Devon H. O’Dell
Software developers spend 35-50 percent of their time validating and debugging software.1 The cost of debugging, testing, and verification is estimated to account for 50-75 percent of the total budget of software development projects, amounting to more than $100 billion annually.11 While tools, languages, and environments have reduced the time spent on individual debugging tasks, they have not significantly reduced the total time spent debugging, nor the cost of doing so. Therefore, a hyperfocus on elimination of bugs during development is counterproductive; programmers should instead embrace debugging as an exercise in problem solving.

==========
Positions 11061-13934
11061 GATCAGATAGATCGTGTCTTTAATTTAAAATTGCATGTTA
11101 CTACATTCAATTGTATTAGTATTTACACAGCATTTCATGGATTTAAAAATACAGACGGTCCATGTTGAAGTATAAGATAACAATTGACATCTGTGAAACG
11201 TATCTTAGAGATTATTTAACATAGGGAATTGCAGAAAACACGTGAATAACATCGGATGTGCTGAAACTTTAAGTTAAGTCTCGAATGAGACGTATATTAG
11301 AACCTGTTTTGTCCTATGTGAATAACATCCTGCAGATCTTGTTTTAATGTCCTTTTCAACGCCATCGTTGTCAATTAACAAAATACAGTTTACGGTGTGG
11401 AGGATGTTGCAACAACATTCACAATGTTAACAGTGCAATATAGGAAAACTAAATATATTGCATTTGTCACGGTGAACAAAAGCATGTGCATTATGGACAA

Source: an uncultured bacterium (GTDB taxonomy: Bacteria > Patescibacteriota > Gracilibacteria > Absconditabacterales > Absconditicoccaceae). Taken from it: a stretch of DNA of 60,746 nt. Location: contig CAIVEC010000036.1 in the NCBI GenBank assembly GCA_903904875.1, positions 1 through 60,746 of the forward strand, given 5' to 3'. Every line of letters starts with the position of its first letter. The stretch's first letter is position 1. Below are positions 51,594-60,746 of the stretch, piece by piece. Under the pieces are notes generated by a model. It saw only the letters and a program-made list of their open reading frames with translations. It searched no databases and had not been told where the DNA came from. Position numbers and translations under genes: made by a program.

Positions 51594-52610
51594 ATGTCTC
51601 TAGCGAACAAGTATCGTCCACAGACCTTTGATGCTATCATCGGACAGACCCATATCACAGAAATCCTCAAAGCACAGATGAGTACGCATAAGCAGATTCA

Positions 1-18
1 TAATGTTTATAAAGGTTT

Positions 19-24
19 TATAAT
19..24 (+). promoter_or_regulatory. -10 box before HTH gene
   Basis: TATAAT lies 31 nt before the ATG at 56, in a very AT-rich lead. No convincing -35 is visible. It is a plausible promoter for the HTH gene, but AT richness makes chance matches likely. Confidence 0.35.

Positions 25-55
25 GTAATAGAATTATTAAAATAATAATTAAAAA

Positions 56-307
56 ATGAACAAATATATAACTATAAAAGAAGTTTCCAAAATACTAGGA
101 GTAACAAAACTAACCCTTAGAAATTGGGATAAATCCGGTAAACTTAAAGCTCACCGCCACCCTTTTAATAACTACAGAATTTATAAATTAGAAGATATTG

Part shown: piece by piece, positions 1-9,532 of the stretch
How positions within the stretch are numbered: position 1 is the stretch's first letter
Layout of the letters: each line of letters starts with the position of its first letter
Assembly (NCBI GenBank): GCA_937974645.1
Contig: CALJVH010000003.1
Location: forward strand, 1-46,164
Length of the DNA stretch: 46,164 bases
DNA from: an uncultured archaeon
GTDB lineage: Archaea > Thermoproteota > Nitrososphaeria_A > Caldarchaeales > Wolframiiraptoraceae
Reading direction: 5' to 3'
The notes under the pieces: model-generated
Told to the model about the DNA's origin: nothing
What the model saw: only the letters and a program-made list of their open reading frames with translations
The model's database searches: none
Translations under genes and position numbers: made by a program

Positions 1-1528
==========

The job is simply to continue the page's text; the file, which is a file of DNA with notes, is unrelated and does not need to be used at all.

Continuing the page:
It is more appropriate for programmers to focus their efforts on acquiring and encouraging effective learning strategies that reduce the time spent debugging, as well as changing the way they perceive the challenge. This article describes how effective problem-solving skills can be learned, taught, and mentored through applying research on the psychology of problem solving, conducted by Stanford’s Carol Dweck and others.